Energy Trust helps Oregon farmers save

Doug Heredos

Capital Press

Property owners only have to wait four to six weeks for energy-saving rebates from Energy Trust of Oregon.

According to Susan Jowaiszas, a senior marketing manager for Energy Trust, in 2013, the nonprofit paid out more than $1.5 million in irrigation and greenhouse incentives for 341 projects. Energy rebate programs available now will continue into 2015, she said.

Most incentive programs are vendor-driven, meaning an industrial or wholesale supplier helps people get the most out of their energy dollars by determining the parts needed and total project costs for Energy Trust programs.

Doug Heredos, Energy Trust program manager for agriculture, said the most common incentives are rebates for irrigation hardware, such as sprinkler and gasket replacement.

According to Heredos, one online application form applies to all the irrigation rebates. He noted that Energy Trust does not have a maximum monetary rebate, but it does cap the incentive based on project costs. For example, there isn’t a limit on the number of leaky or inefficient sprinklers that can be replaced with new low-pressure sprinklers, but total rebates for entire sprinkler projects will usually be around 30 percent of the market value.

“Nozzles, gaskets, sprinklers — we just add up all the project costs and make sure the incentive does not exceed that,” Heredos said. “If you were replacing a worn sprinkler with a new one, you could get $4 per sprinkler.”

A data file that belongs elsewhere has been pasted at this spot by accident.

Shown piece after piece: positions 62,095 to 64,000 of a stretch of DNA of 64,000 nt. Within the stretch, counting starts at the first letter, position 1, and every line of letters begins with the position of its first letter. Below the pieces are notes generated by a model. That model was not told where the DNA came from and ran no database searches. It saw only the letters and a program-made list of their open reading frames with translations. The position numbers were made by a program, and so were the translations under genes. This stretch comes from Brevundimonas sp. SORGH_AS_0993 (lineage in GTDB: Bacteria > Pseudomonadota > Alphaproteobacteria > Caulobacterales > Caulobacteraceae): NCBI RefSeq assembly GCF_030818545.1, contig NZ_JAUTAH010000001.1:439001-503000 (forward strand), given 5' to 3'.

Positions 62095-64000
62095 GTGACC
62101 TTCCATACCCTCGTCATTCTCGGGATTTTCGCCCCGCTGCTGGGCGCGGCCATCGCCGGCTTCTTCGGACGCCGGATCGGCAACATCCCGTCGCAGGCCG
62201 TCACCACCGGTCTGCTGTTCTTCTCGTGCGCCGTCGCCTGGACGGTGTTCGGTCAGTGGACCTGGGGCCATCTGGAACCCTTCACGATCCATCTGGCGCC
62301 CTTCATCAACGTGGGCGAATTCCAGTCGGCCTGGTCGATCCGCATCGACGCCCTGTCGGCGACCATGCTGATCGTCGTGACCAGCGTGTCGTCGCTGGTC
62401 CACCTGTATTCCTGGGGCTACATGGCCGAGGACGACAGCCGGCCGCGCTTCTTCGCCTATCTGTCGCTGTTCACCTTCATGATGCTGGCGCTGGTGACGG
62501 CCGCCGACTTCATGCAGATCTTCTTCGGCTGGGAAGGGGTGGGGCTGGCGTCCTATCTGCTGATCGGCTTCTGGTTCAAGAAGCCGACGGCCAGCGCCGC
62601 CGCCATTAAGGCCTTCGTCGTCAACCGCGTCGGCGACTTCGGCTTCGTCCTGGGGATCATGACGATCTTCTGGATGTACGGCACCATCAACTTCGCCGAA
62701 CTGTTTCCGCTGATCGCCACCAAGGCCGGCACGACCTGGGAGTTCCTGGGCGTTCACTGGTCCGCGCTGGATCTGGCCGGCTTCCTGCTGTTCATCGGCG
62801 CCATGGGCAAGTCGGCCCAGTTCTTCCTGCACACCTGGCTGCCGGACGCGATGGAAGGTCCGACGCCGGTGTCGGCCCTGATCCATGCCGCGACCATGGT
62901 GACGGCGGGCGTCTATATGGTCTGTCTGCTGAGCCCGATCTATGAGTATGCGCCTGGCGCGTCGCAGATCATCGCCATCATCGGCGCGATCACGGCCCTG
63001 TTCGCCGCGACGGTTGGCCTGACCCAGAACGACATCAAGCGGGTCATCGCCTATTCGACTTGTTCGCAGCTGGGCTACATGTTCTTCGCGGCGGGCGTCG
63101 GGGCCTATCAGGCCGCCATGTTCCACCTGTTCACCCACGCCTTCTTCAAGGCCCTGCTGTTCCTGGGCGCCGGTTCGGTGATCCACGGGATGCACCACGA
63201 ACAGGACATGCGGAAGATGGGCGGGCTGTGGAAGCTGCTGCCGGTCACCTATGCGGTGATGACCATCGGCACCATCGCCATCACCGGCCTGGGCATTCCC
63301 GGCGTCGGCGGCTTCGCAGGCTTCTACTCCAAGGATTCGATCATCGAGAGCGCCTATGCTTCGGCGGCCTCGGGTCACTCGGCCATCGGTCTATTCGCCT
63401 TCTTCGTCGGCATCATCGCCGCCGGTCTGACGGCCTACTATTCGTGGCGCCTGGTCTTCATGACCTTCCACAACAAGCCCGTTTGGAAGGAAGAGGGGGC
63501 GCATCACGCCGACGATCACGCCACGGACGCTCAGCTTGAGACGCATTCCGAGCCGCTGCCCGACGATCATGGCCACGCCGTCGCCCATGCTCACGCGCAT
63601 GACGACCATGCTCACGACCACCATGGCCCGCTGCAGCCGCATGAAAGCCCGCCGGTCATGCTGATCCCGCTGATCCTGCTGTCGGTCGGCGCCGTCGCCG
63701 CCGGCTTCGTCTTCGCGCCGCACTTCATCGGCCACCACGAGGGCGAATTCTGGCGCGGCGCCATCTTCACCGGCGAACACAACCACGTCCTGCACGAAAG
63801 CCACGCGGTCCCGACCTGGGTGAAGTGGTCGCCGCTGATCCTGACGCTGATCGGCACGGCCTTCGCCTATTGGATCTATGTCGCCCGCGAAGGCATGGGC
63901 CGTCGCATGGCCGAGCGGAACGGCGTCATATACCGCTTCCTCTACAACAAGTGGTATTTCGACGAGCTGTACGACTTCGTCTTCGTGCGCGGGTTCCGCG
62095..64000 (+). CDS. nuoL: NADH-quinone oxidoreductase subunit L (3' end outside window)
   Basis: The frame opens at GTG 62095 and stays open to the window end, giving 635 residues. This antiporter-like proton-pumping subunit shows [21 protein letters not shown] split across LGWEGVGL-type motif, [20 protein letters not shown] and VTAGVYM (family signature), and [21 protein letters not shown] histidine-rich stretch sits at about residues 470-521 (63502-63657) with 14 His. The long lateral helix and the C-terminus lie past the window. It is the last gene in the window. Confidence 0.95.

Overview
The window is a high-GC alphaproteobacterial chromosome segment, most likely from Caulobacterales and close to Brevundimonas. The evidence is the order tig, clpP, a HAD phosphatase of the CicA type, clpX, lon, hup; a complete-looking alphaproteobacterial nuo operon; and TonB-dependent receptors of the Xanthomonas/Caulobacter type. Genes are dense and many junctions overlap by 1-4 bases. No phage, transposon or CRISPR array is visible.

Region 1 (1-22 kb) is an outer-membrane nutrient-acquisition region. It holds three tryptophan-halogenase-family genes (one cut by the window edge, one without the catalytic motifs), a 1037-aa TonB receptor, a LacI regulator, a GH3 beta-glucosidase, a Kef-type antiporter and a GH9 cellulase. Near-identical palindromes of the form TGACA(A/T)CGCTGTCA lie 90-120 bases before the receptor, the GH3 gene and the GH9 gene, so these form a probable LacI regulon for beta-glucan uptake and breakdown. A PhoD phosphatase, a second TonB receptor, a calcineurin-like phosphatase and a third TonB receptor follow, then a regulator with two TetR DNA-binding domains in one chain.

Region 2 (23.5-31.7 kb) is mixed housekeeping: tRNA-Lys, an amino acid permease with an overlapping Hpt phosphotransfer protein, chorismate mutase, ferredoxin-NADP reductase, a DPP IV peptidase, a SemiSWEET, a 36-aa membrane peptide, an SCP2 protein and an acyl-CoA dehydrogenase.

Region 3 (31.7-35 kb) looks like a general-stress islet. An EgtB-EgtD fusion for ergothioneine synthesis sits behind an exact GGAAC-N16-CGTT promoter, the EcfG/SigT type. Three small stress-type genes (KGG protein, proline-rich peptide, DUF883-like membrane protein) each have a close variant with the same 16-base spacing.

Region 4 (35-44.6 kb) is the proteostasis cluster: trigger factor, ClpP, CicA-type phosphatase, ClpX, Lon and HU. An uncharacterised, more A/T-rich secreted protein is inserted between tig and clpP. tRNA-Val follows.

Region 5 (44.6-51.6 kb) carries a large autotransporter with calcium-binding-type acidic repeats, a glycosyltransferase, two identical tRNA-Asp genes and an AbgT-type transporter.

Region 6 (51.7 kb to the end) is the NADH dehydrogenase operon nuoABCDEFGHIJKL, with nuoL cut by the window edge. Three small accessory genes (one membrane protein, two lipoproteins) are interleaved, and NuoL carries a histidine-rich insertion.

Other incentive programs popular with irrigators offer rebates for updating handlines and mainlines. Heredos said irrigators can receive up to $2.75 for each replaced gasket and $10 for each section of repaired handline. The handline repairs can range from fixing cracked welds to pressing on new ends, he said.

Oregon residents can also receive a 25-cents-per-kilowatt-hour rebate for upgrading to a drip irrigation system, according to Heredos. He said the rebate is available for up to 50 percent of the project cost.

“Drip irrigation is becoming more popular and more affordable, and it uses much less water,” Heredos said. “If you wanted to, you could remove the overhead system entirely and save a lot of water and a lot of energy.”

“We can offer incentives for new construction, but the incentive will be a little less than if they were upgrading,” he added.

Lighting is another logical place ag professionals can look for energy savings, according to Jowaiszas.

“The incentives are available,” she said.

Jowaiszas noted that Energy Trust offers several energy rebates ranging from solar to natural gas and geothermal. She said the solar program covers all of Energy Trust’s programs, so the incentives are the same regardless of the type of business or home it is for.

Adam Bartini, Energy Trust program manager for industrial and agriculture, noted that the lighting industry is rapidly evolving. He said the fast-paced nature of the industry has caused Energy Trust’s list of lighting rebates to be broad and ever-changing.

Bartini said ag professionals looking to incorporate energy upgrades into their operations should review the directory on the Energy Trust website to learn about local vendors who can help with project cost estimates.

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